Embracing the Cloud for Your Small Business
What is the cloud? By now I’m sure you have heard of cloud computing, however, many are unaware of how the cloud works and how it can help your small business. In this blog, we’ll break down the cloud, step by step, and show you how the cloud can benefit you. For an example, we will use John Smith’s Website Design Company.
So, what is the cloud?
The cloud refers to a group of servers and/or networks that are hosted and operated remotely.
John Smith’s Website Design Company uses the cloud. John has 20 employees working full time to provide over 200 clients with websites. John needs a lot of computing power, not to mention constant updates to the software he uses and secure storage for his company’s website designs and client information. Rather than build a secure server room and have an IT specialist on hand or on call, John saves money by cloud computing. He accesses his server online and when he and his team save information, that information is relayed, over the Internet, to this remote server.
This many sound familiar to you. If you have saved or shared documents and photos using applications such as OneDrive or Dropbox, you have engaged in cloud computing.
Is it scalable?
When John started his business, he operated it by himself out of his basement. To test his skills, he created free websites for friends and family and he stored his information and files on a public cloud. Public clouds are often free, but some charge a small fee. As an emerging business, this public cloud was perfect for John’s needs.
As John’s company grew, so did his need for storage and security. John switched to a hybrid cloud as he business needs grew. The hybrid cloud cost money, but it was well worth it for John. The hybrid cloud uses a combination of public and private cloud applications. John used the private application to store his client’s credit card numbers, since he needs to run them monthly to pay for things like hosting fees and website maintenance. He used the public application to house his client’s mock ups and templates, giving each client a log in and password so he and his team could collaborate remotely with clients as their projects progressed.
When John’s company continued to expand, he switched to a private cloud. John’s private cloud is used by exclusively by his company and houses all of his web creation software, sensitive client information and projects. His private cloud also houses his company’s accounting software, HR management software, and backs up all the digital information produced by his company, such as emails and other correspondence.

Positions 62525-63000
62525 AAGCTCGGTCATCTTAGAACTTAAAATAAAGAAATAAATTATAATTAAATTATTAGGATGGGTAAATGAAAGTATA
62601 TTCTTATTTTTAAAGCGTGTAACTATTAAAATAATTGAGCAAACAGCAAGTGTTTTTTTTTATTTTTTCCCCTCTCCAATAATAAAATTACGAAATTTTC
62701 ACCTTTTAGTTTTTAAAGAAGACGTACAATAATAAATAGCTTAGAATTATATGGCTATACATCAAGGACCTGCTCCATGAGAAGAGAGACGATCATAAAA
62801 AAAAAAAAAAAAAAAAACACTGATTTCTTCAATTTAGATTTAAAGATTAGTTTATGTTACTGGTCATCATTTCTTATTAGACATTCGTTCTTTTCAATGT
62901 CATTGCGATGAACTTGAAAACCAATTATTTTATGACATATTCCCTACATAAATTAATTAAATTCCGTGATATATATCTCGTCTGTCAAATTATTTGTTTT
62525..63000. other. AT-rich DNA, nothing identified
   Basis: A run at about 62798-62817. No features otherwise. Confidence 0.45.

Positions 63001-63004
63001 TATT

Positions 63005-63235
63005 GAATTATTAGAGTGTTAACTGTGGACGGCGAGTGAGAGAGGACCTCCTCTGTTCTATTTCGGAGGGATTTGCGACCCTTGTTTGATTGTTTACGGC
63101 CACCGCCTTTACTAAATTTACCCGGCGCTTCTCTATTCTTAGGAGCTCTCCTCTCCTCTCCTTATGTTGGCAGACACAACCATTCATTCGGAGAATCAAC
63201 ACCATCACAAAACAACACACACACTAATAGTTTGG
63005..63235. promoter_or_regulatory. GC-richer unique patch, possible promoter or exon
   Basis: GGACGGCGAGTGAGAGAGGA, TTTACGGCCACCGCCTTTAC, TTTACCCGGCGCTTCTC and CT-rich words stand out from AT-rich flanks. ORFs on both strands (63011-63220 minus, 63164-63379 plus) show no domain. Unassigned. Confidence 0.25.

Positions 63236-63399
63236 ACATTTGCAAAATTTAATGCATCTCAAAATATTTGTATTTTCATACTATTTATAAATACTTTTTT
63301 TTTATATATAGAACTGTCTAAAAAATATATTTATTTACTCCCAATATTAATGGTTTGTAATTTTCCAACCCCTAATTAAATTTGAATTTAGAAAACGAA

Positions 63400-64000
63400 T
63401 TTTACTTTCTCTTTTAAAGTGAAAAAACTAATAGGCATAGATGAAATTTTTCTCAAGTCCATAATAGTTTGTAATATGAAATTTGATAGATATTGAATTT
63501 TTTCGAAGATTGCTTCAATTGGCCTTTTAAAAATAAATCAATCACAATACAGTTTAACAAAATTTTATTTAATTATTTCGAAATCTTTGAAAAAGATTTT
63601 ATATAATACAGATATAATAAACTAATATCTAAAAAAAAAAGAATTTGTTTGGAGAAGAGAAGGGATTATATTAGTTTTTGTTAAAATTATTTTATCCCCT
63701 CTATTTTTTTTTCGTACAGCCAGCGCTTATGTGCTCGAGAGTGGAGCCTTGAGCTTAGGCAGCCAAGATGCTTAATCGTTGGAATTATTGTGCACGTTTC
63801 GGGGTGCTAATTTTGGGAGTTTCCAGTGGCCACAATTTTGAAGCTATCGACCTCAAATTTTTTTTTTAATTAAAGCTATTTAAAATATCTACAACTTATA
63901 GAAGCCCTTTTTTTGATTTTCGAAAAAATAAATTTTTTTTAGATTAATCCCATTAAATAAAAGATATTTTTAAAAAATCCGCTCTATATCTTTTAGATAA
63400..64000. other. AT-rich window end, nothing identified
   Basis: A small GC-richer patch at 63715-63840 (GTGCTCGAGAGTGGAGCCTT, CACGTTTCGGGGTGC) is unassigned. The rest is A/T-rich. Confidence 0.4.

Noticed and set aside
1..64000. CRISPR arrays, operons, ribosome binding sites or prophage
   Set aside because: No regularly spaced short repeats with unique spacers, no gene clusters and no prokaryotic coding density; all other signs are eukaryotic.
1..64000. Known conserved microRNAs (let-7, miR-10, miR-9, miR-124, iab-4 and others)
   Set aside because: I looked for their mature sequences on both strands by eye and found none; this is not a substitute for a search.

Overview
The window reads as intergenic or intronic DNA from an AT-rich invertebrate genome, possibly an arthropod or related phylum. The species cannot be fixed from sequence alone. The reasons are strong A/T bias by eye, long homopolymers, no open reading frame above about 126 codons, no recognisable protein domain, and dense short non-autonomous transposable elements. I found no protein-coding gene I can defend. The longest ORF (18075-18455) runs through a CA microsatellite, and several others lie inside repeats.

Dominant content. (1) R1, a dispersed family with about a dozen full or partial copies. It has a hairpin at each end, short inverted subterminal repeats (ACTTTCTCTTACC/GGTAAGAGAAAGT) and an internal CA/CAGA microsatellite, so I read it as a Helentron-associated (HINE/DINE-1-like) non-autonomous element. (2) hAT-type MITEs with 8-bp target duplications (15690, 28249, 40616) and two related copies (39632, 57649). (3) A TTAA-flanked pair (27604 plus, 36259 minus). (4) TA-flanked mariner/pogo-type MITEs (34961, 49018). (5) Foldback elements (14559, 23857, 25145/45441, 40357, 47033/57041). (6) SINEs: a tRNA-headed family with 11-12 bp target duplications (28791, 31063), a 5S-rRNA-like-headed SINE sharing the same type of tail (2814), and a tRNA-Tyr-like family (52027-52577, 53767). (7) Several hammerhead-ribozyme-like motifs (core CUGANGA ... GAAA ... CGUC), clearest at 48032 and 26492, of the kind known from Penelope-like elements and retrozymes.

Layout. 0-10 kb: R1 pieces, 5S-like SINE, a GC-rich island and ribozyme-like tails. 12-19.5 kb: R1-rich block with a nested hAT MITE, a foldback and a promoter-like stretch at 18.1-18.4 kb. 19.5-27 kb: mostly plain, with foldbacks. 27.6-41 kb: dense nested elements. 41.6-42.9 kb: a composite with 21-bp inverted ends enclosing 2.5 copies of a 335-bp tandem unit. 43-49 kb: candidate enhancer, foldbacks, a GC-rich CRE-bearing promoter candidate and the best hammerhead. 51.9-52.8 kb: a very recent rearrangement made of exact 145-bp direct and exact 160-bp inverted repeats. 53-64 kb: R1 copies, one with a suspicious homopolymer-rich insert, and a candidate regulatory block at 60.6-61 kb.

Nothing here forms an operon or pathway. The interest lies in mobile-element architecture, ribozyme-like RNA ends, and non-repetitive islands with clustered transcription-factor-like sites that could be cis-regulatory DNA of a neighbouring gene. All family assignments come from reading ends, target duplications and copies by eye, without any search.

Are clouds safe?
While no Internet-based computer application can be guaranteed to be 100 per cent safe, remote server providers ensure a very high level of security for public, hybrid and private clouds. Private clouds are the safest as you have a greater deal of influence over the applications and security of your cloud.
Cloud computing can be safer than having an on-site server. Many remote servers are housed in data centres that are specially designed to withstand natural disasters, fire, flooding and theft, not to mention digital security measures to protect your data.
John saves money by not having to build a fire/element/theft-deterrent room to house his server. He saves even more by not having to take care of software downloads or server upgrades. Those are handled by his cloud service provider, ensuring he always has the latest software, upgrades and most secure system for his business.
Is the cloud right for you?
John’s Website Design Company is a fictional example to show you how small businesses can use the cloud. The cloud benefits any business in any industry whether they opt to use it for collaboration with clients, digital storage, or as a full remote server for the entire business operations. The cloud is a secure, cost-effective, scalable option that can completely replace the need to purchase a server, build a server room, and hire in-house IT professionals.
The cloud is the next evolution of smart business management. Don’t get left behind. Embrace the cloud and embrace a stronger, more efficient small business.
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